Double Jeopardy and Contempt of Court

In a recent case heard in the South Carolina Court of Appeals, an interesting concept has come up. It is the idea that if you are held in contempt by the court for a certain action, that double jeopardy attaches and you cannot be prosecuted for the same crimes that you were found in contempt of court.
Most people understand that criminal contempt sanctions are usually less severe than the punishment for the crime one is accused of committing. This might be a way to avoid a more harsh punishment, if it worked.
In the case of State v. Robert Steve Jolly, Appellate case No. 2011-190688, Jolly executed a scheme to defraud people out of their property by having distressed homeowners transfer their property to him, then paying their mortgage payments to him. The scheme caused at least forty-five foreclosure actions against victims. This also caused a backlog of cases at the master-in-equity’s office. His actions, and subsequent actions in filings and in court hearings caused him to be sanctioned for criminal contempt of court by “orchestration of the aforementioned scheme, his conduct in the Foreclosure Actions, and his conduct before the Court at the April 16 hearings has interfered with judicial proceedings, exhibited disrespect for the Court, and hampered the parties and witnesses..(and) were calculated to obstruct, degrade, and undermine the administration of justice.”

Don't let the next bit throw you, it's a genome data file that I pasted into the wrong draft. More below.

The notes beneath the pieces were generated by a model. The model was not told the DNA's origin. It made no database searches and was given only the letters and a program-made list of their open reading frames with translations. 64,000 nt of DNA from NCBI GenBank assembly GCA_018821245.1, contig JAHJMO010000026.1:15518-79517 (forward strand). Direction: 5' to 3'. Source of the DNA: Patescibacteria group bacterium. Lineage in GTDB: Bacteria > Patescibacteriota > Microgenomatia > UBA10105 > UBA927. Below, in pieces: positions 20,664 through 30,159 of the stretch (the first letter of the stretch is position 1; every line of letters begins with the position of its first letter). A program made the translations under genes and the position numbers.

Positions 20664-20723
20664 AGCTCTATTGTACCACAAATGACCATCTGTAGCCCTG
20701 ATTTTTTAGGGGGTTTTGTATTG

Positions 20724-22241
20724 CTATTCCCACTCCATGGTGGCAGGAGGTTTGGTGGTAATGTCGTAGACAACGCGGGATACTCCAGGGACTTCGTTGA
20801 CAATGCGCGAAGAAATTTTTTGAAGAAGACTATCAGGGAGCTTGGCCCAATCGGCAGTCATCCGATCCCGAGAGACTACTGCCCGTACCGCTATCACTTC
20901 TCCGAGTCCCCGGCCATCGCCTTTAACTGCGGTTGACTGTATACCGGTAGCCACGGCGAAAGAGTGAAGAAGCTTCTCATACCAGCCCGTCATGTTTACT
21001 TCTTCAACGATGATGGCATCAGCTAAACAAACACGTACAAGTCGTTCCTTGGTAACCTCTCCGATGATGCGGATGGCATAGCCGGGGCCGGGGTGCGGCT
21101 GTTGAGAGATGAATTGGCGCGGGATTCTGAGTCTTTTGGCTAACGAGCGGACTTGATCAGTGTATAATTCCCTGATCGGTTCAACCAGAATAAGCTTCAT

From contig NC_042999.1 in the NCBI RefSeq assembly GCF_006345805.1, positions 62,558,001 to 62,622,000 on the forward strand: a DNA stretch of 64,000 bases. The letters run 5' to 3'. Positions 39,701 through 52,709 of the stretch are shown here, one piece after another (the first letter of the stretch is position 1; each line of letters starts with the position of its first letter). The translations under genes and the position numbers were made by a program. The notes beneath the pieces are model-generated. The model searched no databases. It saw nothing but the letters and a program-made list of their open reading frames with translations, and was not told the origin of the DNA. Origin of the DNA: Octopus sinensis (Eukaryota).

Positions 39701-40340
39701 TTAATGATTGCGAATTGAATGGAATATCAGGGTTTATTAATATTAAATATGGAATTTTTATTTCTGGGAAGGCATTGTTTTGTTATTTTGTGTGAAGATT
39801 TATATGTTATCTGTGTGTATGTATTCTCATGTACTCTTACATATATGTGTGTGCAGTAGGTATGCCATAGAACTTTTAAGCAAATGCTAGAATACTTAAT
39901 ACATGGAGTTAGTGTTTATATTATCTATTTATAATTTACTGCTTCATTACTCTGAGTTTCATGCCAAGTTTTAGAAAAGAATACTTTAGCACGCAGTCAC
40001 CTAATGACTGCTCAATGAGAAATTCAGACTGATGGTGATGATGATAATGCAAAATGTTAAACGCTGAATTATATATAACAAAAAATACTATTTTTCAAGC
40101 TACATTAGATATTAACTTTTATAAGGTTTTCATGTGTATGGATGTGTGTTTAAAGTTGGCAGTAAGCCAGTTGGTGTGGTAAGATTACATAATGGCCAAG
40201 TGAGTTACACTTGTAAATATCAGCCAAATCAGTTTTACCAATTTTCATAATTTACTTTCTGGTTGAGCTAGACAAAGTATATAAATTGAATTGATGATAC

Jolly was indicted for one count of the unauthorized practice of law and five counts of obtaining property by false pretenses. He moved to dismiss the indictments arguing double jeopardy would be violated due to his contempt of court sanctions. The Court granted his motion and the State appealed.
The test for whether two offenses are separate or the same (and thus double jeopardy attaches) has long been settled. This was determined in the case of Blockburger v. United States, 284 U.S. 299, 304 (1932). “Under the Blockburger test, a defendant may be convicted of two separate crimes arising from the same conduct without being placed in double jeopardy where his conduct consists of two distinct offenses.” Simply put, the elements of both must be the same. If there is one element that is different from the two offenses, they are separate crimes.
In this case, the crimes charged are criminal contempt and unauthorized practice of law and five counts of obtaining property by false pretenses. The Appeals Court ruled, “the offense of obtaining property by false pretenses does not require any interference with judicial proceedings that is calculated to obstruct, degrade, and undermine the administration of justice. In comparison, the commission of criminal contempt does not require the obtaining from another person by false pretenses real property with the intent to cheat and defraud a person of that property.” Since the two offenses do not have the same elements, there is no double jeopardy. Jolly’s case was reversed and remanded so he could be tried on the indictments.
This is a great example of how double jeopardy works and why. This guy thought the contempt sanctions would help him escape from the indictments against him. If he had a lawyer, he could have saved himself a lot of time and aggravation and probably a contempt sanction. If you have any questions or comments, please feel free to contact me at 843-822-9800 or comment on my blog post.

Tags: , , , , , , , ,

Leave a Reply